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Add piping along the bottom edge of the skirt as a finish for the hem. Press the piping and press the hem up along the hem fold line. With wrong sides touching, fix the lining and the skirt together at the waistline, matching side seams and centre front and back. Baste the lining fold along the zipper tape. Baste the skirt back and the lining back together along the centre back seam, placing small ripples of ease in the lining from the waist to the top of the vent. Fold and baste the lining along the edge of the vent 3 mm. from the edge. Beginning about 2.5 cm. below the top of the vent, slash the top layer lining horizontally just passing the vent opening. Fold and baste the lining along the right side of the vent. Fold the top of the vent lining on the diagonal. The bottom edge of the skirt lining is now placed about 2.5 cm. below the hem fold line of the skirt and stitched. Turn back the piping and hemstitch and fold the excess lining down on top of the hem and pres the fold. Stitch along the edge of the lining and slipstitch the hem at the vent edge. Construct the waistband and fix it to the skirt with right side touching and matching side seams and centre front and centre back. Baste the waistband to the skirt distributing the ease evenly. Using a ham, steam press the skirt waistline to eliminate any ripples or puckers of ease. Stitch along the garment waistband and press the seam allowance up towards the waistband. Attach a skirt hook and eye.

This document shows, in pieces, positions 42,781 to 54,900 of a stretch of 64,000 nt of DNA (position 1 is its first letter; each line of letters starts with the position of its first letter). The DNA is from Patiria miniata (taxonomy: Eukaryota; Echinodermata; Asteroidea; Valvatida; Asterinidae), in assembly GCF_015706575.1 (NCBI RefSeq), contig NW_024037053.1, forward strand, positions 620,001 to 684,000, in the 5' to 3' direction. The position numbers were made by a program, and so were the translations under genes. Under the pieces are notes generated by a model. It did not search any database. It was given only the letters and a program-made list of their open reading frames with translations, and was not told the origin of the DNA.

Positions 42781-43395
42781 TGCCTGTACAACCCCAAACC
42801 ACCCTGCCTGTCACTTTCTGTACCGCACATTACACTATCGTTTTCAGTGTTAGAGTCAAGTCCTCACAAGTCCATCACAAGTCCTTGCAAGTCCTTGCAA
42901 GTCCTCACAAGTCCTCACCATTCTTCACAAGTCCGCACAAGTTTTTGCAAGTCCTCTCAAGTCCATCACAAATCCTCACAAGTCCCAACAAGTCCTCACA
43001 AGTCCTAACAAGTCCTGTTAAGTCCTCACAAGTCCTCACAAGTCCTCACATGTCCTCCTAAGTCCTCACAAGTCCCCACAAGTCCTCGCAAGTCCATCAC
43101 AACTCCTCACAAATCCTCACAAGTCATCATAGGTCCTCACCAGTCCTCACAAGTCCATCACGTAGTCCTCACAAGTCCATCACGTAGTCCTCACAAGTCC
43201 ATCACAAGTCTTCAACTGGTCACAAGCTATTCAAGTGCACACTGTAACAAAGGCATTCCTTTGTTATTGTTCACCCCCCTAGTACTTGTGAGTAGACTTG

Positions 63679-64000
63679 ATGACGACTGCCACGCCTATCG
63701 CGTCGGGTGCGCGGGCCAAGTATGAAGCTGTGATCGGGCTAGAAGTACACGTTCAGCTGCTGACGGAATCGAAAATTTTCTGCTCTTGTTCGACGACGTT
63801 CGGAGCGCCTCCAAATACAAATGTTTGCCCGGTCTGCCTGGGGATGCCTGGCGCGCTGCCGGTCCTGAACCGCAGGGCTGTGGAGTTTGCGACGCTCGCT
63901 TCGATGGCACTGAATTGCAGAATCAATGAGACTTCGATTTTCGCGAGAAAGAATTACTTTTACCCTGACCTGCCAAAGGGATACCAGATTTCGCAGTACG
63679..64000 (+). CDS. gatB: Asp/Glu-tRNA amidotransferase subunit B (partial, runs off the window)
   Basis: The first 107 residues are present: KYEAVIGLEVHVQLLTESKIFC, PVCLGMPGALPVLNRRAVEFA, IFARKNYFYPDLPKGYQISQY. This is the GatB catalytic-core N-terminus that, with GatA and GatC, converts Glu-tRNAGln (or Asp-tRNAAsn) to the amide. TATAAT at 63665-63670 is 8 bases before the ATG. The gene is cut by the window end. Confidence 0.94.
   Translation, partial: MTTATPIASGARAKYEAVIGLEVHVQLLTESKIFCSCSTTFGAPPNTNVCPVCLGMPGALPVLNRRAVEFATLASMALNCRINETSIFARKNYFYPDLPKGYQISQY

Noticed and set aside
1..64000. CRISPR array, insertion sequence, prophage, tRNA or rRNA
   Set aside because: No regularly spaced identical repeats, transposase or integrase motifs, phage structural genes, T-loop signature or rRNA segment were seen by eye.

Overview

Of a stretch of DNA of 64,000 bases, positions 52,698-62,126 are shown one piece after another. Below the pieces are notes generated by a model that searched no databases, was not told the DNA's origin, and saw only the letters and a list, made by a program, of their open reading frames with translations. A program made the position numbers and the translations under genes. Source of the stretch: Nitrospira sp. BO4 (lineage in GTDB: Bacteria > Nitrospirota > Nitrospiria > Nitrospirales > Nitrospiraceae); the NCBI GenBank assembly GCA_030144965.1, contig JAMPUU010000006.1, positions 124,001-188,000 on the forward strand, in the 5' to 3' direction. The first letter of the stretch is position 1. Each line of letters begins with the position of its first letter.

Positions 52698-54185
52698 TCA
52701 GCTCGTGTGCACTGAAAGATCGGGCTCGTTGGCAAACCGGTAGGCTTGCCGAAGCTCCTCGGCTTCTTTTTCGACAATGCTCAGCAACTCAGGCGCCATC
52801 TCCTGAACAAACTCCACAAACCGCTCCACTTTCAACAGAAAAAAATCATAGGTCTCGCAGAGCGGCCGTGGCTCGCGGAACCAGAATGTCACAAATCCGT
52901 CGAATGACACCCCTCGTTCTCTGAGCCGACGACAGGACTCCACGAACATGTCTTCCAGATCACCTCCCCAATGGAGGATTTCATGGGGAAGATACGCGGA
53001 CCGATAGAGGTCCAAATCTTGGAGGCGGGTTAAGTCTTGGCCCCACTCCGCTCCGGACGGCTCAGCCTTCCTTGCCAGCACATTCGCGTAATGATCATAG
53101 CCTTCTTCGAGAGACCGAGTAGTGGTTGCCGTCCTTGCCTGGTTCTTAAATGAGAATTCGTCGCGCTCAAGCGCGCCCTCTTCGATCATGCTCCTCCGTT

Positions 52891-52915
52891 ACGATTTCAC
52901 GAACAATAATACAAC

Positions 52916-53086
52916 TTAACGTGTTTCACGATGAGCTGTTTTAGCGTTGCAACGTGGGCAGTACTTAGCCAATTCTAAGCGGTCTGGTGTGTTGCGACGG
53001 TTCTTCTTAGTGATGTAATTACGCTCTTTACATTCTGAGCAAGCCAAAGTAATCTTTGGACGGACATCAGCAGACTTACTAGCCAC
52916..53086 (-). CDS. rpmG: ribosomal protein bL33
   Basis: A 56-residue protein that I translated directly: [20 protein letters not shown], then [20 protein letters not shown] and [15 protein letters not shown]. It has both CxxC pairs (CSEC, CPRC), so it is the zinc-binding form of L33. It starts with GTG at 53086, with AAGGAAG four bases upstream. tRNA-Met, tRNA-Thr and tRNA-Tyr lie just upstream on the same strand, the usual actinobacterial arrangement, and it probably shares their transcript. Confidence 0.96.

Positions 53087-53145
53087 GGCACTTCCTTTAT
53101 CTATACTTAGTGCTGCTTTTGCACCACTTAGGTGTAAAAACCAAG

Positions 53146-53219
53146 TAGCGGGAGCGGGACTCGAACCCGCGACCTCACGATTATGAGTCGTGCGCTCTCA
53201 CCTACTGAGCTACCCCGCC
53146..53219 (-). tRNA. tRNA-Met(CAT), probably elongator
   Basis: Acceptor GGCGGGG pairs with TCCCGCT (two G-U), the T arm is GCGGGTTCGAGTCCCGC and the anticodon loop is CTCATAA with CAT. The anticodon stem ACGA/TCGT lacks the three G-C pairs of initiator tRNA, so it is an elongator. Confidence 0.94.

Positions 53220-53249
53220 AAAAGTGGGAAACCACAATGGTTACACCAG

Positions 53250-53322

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GLOSSARY